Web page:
before and during the project. Should the teacher adopt a central role in
the conversation or, on the contrary, be almost invisible? In this project,
the teacher chose to be a guide on the side (Mazzolini, Maddison 2003)
in order to let participants construct their knowledge, and this is what happened. However, as some comments on content revealed (Table 21), this
approach may mislead students that there is no control on the accuracy
of the knowledge created. The teachers role is thus an issue that has to be
considered carefully.

10 Conclusion
Through the years, as far back as the 1970s, studies have highlighted the
importance of culture in the language classroom. Similarly, interest in
modern technologies in education has grown apace: practices in the classroom have evolved significantly from the beginning of CALL to todays
Network-Based Language Teaching (Warshauer, Kern 2000). Current
methods enable human to human exchanges as opposed to the humancomputer interactions of the early days which make the development of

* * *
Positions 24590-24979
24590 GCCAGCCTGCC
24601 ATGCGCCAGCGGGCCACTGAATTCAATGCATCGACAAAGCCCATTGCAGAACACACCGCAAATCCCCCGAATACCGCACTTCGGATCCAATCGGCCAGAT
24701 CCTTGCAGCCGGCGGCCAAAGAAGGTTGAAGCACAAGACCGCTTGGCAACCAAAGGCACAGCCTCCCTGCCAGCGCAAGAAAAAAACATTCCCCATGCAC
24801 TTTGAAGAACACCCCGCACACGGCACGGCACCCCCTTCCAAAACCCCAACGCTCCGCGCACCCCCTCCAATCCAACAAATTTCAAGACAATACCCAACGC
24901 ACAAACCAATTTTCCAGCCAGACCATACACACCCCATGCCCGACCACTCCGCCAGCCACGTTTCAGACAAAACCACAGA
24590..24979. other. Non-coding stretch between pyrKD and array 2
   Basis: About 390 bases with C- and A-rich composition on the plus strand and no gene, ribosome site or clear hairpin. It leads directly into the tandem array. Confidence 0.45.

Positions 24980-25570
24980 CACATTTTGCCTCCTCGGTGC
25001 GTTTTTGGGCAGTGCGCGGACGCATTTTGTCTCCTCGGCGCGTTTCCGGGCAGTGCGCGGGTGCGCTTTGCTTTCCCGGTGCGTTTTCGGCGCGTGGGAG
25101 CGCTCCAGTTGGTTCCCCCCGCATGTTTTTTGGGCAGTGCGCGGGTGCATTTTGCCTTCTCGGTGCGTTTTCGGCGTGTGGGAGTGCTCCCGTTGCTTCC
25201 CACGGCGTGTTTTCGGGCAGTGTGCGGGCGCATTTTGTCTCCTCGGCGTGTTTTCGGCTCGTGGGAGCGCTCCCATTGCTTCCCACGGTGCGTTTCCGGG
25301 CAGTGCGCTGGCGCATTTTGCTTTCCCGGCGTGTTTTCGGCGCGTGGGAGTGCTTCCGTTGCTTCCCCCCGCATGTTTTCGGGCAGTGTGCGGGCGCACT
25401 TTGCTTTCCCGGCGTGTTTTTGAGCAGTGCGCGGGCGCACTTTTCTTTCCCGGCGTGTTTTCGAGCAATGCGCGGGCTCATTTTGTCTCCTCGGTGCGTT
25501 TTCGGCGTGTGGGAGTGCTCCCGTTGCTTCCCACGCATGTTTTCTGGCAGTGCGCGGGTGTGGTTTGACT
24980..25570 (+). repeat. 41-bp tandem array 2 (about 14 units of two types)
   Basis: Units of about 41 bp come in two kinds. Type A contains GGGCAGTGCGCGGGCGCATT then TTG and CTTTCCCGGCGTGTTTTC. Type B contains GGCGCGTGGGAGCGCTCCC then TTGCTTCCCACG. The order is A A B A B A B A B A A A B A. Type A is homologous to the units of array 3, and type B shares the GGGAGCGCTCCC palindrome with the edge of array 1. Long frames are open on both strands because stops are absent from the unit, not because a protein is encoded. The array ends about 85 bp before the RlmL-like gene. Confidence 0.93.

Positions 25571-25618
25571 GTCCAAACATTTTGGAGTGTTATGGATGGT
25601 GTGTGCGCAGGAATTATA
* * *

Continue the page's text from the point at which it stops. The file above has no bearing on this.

collaborative work and critical thinking possible. It now seems clear that
quality in language teaching implies awareness of the cultural component
of language use, and that new Web 2.0 tools such as discussion forums do

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make an important contribution to the development of ICC (Hanna, de


Nooy 2009; Levy 2007). However, more research is needed in a number
of areas, such as, what role the teacher should play and how ICC can be
fairly assessed. If these issues are successfully addressed in future research, it
seems probable that discussion forums and other Web 2.0 tools will become
standard elements in the language teaching environment.

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Didier.

Victor Bayda

Teagasc na Gaeilge i Stt-Ollscoil Mhosc

1 Stair Theagasc na Gaeilge i Stt-Ollscoil Mhosc


Tsaodh ar theagasc na Gaeilge i Stt-Ollscoil Mhosc sa bhliain 1978
nuair a cinneadh i nDmh na Fileolaochta de chuid na hOllscoile nr mhr
lann na dteangacha Ceilteacha a fhorbairt sa Dmh. Tugadh cuireadh do
Garry Bannister, iarchim ireannach a bh i mbun staidir ar an Risis
ag an am, Gaeilge a mhineadh do mhic linn a raibh suim acu inti. I
measc na ndaoine sin bh Tatyana Mikhailova, an t a thug faoin nGaeilge
a theagasc tar is do Garry Bannister filleadh ar irinn. Mar thoradh ar
obair Garry Bannister dearadh agus foilsodh Complasc Foghlamtha na
Gaeilge le haghaidh Cainteoir Riseacha (Bannister 1983) a raibh idir bhar
tagartha agus cleachtaidh ann. Dhear an tOllamh Tatyana Mikhailova